Workers Plow Through Great Wall of China, Leaving a Hole

Two workers have been detained in northern China after local authorities said they plowed through a section of the country’s Great Wall with an excavator, leaving a gaping hole.

The pair, a 38-year-old man and 55-year-old-woman, caused “irreversible damage” when they used the construction equipment to widen an existing gap and create a shortcut that was large enough to drive the excavator through it, the Youyu County Public Security Bureau said in a news release last week.

The security bureau said it was first notified of the hole in a section of wall, about 215 miles east of Beijing, on the afternoon of Aug. 24. Law enforcement officers rushed to the scene to find that a piece of the wall, believed to have been constructed by the Ming dynasty between the 14th and 17th centuries, had been severely “damaged by large-scale mechanical excavation,” the bureau said.

The man, named in the release as Zheng, and the woman, named as Whang, are from the autonomous region of Inner Mongolia in the country’s north and were taken in for investigation, the bureau added. They have been charged with destroying a cultural relic, The China Daily, a state-owned media outlet, reported.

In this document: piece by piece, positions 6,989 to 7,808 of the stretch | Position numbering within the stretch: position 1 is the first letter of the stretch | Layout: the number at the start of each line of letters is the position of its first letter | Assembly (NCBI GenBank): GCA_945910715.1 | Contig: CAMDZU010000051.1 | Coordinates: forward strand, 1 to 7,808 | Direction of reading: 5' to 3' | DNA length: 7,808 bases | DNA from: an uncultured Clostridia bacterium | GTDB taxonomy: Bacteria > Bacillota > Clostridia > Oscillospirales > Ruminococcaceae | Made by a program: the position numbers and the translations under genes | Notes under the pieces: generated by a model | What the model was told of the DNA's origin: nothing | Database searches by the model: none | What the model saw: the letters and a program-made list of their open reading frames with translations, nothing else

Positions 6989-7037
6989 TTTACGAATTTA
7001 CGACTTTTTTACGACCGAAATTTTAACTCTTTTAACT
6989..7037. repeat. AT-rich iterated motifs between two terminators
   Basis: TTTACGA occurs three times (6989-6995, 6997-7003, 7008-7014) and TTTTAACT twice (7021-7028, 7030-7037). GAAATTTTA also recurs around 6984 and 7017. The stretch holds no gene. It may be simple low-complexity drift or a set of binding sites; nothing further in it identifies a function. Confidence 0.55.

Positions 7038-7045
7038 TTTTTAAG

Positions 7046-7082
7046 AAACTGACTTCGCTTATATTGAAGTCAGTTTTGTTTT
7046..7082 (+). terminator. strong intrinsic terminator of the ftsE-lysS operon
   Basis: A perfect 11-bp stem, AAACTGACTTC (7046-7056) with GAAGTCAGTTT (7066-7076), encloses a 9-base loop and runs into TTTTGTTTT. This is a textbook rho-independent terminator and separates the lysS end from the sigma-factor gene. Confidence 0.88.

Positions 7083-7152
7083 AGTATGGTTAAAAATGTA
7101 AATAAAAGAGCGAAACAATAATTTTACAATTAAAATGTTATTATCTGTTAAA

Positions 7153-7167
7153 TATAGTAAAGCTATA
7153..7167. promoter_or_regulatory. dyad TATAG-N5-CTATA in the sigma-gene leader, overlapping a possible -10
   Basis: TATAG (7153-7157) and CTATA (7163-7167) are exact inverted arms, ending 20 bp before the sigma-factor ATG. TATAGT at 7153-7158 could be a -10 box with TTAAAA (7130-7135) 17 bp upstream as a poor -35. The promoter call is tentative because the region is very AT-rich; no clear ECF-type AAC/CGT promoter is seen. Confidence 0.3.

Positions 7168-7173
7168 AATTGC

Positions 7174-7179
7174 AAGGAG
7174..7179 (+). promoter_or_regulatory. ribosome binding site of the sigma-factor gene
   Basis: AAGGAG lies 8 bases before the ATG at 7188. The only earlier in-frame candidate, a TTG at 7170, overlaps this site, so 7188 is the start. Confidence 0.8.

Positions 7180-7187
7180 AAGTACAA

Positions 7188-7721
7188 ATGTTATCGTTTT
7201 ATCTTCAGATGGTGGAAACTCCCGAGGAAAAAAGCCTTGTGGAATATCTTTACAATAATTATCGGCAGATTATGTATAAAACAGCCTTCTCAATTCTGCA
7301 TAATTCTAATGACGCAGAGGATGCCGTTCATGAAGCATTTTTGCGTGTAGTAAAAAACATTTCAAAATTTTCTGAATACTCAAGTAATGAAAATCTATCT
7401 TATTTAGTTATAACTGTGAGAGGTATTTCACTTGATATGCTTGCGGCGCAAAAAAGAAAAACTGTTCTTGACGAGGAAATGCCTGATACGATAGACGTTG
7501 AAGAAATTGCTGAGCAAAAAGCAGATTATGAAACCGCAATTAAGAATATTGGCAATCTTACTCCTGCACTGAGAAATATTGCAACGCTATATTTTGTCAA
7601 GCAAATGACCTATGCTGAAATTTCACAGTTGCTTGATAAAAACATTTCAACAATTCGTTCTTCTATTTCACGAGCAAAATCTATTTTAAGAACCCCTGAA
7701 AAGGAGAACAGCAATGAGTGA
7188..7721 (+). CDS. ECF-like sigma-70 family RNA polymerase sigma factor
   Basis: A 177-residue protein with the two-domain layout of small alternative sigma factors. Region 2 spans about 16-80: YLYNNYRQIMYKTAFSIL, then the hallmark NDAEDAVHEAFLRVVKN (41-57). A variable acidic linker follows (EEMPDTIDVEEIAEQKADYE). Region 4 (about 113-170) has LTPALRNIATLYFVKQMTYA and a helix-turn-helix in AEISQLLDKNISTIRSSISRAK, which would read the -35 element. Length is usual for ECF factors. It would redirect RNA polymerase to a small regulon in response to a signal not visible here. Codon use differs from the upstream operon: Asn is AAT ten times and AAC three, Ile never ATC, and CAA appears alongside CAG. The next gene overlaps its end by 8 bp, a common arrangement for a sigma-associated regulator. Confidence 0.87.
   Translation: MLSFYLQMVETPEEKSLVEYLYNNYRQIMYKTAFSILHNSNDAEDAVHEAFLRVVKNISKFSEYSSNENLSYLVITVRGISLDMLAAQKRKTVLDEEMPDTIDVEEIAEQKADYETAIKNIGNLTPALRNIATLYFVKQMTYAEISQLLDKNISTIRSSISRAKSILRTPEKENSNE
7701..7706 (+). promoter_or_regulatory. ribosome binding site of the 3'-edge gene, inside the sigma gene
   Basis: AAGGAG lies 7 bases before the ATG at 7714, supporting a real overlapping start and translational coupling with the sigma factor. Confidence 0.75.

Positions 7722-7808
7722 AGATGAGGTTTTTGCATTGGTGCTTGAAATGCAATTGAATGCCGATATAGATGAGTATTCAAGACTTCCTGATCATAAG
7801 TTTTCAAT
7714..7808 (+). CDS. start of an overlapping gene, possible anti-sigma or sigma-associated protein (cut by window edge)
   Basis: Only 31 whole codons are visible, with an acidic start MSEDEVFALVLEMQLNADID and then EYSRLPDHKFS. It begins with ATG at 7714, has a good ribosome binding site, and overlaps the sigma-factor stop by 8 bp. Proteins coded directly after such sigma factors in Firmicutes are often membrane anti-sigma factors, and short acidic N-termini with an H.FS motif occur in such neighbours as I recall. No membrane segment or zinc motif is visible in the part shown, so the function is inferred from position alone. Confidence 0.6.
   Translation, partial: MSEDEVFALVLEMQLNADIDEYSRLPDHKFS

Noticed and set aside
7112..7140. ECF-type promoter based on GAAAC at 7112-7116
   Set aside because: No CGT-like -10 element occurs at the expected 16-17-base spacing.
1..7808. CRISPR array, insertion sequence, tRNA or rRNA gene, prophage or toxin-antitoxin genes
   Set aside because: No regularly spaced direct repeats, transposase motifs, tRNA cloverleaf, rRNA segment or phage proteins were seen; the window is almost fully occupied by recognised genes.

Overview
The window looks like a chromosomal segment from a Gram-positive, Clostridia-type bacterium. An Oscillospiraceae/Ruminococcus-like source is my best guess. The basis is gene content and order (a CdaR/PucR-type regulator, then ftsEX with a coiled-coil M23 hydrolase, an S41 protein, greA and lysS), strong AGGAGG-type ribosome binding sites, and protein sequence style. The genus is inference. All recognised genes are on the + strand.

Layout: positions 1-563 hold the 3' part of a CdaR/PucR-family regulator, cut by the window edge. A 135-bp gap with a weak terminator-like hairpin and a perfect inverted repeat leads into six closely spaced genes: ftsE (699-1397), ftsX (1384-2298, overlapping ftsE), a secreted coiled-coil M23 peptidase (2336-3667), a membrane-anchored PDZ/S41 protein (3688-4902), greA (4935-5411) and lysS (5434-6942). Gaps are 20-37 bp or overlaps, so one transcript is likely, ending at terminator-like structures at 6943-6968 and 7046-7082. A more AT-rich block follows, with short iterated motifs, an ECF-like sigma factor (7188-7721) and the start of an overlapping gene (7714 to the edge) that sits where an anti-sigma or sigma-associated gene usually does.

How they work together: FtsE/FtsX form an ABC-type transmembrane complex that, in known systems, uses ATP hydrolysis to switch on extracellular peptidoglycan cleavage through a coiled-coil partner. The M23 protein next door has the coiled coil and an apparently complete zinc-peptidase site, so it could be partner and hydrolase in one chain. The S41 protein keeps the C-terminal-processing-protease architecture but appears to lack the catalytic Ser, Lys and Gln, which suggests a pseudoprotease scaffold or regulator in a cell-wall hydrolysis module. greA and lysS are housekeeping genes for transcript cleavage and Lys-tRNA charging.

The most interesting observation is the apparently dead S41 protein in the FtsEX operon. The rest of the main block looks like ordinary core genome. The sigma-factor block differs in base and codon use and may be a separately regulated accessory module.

The Great Wall, which served as a fortress protecting the territory from invasions under successive Chinese empires, spans more than 13,000 miles. The most well-preserved section is around 5,499 miles long. In 1987, the entire wall was designated a UNESCO World Heritage site.

But challenges to preserving the wall have mounted. As of 2015, figures from the Chinese government suggested that as much as 30 percent of the original structure may have disappeared. Other parts of the wall are in poor condition because of human activity, including local residents stealing bricks to build their houses, authorities say.

China has also battled vandalism from tourists. In 2017, photographs of carvings on the wall in Chinese, English and Korean brought attention to its condition, according to local media. In 2021, two people were banned from the site after they trespassed on to an undeveloped section of the ancient structure. And earlier this year, another man was detained for several days after he carved a name into the wall, local media said.

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